Banking on Gunnebo in Southall

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CUSTOMERS of Punjab National Bank’s newly expanded Southall branch can rest easy knowing their valuables are safely locked away, thanks to leading Security Solutions experts Gunnebo UK Limited.

An impressive new secure room fitted out by Gunnebo UK in the bank’s recently relocated Southall Branch, is the largest secure storage area in any of the bank’s UK premises and houses 2,400 safety deposit boxes.

“We specialise in offering bespoke security solutions to our clients and we are delighted that this latest project has been delivered to our usual high standard,” says Gunnebo UK’s Managing Director Paul Hutchinson who attended the official opening.

Punjab National Bank’s Southall Branch Manager Onkarjeet Singh says: “Thanks to Gunnebo UK we can now offer an even better service to both existing and new customers with this excellent new secure facility, which we already have plans to expand.”

Work is being carried out on a second area which is being re-enforced for added security, where Gunnebo UK will install a further 1,000 boxes in the second phase of the scheme.

Gunnebo Key Account Manager Steve Lockhart says: “There is a high demand among the local community for safe storage for valuable personal items and we are delighted to be able to help our clients meet this demand.”

Long-established Company Gunnebo UK, operating from its Wolverhampton head office, has been working with banks, retailers, cash in transit companies and public and commercial businesses for almost 200 years.

During the past two years Gunnebo UK has already built secure storage areas housing Safety Deposit Boxes for Punjab National Bank branches in Birmingham and Illford. The bank has seven branches across the UK in areas including Wolverhampton, East London and Leicester.

CEO & Managing Director of Punjab National Bank (International) Ltd Bhupinder Singh Passi & Gunnebo UK Managing Director Paul Hutchinson

CEO & Managing Director of Punjab National Bank (International) Ltd Bhupinder Singh Passi welcomes Gunnebo UK Managing Director Paul Hutchinson to the new secure room.

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GRESWOLDE Construction has begun work on an important new multi-million pound project at Sutton Coldfield’s Good Hope Hospital.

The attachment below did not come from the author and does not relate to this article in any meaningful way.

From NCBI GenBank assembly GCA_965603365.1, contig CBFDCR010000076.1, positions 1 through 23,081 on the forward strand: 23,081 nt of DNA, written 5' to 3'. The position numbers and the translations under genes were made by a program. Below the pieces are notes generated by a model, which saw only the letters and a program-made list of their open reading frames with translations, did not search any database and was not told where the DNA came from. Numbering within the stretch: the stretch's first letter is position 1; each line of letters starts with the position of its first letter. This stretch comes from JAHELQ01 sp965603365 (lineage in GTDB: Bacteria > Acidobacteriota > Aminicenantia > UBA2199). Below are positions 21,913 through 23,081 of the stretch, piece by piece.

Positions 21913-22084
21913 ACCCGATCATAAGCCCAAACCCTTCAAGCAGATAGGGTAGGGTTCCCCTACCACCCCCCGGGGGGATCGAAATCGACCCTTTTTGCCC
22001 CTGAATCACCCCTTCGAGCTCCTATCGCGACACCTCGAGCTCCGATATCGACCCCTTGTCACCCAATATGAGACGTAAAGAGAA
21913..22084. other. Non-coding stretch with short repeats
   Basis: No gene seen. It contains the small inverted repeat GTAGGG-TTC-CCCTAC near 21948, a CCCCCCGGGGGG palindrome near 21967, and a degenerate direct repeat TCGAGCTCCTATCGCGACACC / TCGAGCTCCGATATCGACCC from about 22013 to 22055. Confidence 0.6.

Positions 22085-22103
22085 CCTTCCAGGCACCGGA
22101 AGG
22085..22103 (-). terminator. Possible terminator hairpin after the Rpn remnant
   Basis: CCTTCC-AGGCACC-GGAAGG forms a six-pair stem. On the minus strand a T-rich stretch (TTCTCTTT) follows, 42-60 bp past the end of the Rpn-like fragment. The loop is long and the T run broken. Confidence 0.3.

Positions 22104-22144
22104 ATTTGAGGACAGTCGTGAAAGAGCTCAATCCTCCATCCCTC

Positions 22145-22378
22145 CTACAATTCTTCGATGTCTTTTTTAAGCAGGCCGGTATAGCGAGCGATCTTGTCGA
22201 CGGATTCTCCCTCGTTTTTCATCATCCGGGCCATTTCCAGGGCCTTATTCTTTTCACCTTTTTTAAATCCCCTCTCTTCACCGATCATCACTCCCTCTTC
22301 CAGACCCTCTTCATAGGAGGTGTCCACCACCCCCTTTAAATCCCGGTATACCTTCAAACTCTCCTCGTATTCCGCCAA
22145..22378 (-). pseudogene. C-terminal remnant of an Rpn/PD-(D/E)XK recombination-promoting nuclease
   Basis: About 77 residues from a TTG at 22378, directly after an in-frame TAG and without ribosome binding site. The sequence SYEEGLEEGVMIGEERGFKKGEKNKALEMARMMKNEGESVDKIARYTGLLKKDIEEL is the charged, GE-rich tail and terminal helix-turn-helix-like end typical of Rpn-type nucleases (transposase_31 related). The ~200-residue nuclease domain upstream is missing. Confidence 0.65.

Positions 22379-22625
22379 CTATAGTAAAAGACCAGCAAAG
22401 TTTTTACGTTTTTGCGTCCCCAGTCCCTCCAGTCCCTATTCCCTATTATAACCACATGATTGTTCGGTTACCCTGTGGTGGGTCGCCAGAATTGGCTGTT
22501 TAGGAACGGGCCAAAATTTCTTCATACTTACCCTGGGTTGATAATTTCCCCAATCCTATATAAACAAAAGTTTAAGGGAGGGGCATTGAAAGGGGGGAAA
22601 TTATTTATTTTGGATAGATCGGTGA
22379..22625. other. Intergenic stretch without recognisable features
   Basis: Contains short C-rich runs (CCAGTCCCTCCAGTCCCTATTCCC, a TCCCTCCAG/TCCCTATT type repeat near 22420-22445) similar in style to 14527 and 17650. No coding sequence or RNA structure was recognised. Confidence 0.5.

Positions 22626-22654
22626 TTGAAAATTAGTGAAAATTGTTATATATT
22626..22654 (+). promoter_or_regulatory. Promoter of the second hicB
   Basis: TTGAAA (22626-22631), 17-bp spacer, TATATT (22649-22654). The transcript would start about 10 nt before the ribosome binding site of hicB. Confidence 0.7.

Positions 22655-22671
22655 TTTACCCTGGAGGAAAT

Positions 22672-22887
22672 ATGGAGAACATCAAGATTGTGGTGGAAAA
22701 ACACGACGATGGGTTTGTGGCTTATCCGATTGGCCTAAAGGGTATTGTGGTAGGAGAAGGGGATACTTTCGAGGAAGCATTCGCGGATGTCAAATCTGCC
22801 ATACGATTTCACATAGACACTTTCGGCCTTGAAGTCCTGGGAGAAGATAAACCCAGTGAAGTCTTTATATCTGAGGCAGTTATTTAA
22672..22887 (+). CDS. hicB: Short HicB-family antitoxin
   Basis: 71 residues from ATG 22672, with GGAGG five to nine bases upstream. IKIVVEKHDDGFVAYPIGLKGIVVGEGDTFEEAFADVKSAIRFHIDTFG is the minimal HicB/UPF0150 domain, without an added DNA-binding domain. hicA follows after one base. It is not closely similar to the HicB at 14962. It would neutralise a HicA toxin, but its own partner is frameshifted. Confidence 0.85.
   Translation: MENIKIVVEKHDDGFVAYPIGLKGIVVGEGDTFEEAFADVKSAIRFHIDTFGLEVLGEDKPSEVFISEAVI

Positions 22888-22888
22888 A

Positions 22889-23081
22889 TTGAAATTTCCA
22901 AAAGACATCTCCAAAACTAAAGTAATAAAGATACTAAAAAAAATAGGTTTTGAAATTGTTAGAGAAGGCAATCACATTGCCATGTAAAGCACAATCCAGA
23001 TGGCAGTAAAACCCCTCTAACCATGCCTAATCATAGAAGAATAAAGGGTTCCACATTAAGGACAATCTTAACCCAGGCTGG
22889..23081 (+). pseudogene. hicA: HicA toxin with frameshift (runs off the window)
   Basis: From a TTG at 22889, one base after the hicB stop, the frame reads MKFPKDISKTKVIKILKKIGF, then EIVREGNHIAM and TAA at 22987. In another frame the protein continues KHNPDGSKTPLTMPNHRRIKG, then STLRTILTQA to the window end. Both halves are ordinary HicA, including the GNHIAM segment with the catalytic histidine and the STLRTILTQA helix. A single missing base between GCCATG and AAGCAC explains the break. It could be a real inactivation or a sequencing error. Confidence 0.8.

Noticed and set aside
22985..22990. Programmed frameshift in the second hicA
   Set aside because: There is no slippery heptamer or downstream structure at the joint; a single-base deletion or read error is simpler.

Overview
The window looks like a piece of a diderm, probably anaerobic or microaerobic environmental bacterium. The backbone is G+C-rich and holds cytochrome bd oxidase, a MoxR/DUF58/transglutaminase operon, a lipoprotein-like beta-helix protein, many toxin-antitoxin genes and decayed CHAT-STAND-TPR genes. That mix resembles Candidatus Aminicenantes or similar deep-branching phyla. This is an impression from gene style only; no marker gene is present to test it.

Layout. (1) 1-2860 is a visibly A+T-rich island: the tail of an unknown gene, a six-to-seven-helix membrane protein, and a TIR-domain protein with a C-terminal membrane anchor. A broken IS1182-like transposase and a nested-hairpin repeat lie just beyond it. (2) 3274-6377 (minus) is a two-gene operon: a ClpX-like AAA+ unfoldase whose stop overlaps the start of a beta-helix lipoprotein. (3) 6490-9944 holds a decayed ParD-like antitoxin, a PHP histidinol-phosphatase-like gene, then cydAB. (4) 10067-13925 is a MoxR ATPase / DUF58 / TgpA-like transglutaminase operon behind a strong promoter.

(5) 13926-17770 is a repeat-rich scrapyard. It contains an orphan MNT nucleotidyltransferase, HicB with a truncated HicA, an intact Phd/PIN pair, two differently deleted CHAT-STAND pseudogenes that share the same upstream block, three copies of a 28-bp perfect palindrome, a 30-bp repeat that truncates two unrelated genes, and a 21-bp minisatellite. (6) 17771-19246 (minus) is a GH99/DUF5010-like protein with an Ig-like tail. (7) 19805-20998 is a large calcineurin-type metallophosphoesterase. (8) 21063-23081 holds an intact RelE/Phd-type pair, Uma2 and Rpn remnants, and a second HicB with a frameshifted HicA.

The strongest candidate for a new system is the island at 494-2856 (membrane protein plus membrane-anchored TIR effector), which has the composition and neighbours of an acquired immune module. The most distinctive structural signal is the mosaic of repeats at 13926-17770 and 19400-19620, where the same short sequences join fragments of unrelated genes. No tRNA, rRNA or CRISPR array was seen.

Sutton MP Andrew Mitchell and Good Hope Hospital Managing Director Richard Parker joined Greswolde MD Malcolm Priest and his team on site to celebrate the start of the construction.

The scheme, for Bordesley Green-based Heart of England NHS Foundation Trust, will transform two existing wards into the new £3.2m Acute Medical Unit (AMU).

“We always enjoy breaking ground on projects, but it’s particularly special when it makes such a difference,” said Greswolde’s Malcolm Priest.

“We have extensive healthcare experience and it is good to be back on site at the hospital, where we previously built the Musculo-Skeletal Centre.”

Good Hope Hospital - which serves over 450,000 people in north Birmingham, Sutton Coldfield and a large part of south east Staffordshire - provides acute and general medicine.

Richard Parker, Good Hope Hospital Managing Director, said: "The scheme will increase the size of the facility to assess and treat patients with an acute medical problem. As well as increasing the number of doctors, we are providing nurse staffing to levels recommended for an A&E department in this area, which is approximately twice the level for a general ward area.

"The development work to the Acute Medical Unit will help us to treat and discharge patients more quickly."

The project, designed by RPS Technical Director Simon Houldcroft, entails stripping out two existing wards and adding linking extensions to create one new AMU facility at one end of the busy hospital.

“Most of our projects with NHS Trusts involve busy, ever changing environments and this is no different. We've worked with the Trust to create a design that means day to day care can still be provided to patients as well as meeting their operational needs in the future,” added Simon.

Speaking at the site visit, Andrew Mitchell commented: “I greatly welcome this further investment in Good Hope Hospital. The new Acute Medical Unit will improve and strengthen services at Good Hope for my constituents.”

New AMU construction photoshoot

Celebrating the launch of Good Hope’s new AMU are (from left): Greswolde Site Manager Pete Dunn; Good Hope Estates Manager Dave Smith, Good Hope Managing Director Richard Parker, MP Andrew Mitchell, and Greswolde MD Malcolm Priest and Director and Project Manager Chris Harrison. 

Greswolde ends long wait for Rugby village's hall

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GRESWOLDE Construction builders caused quite a stir when they arrived on site in a Rugby village.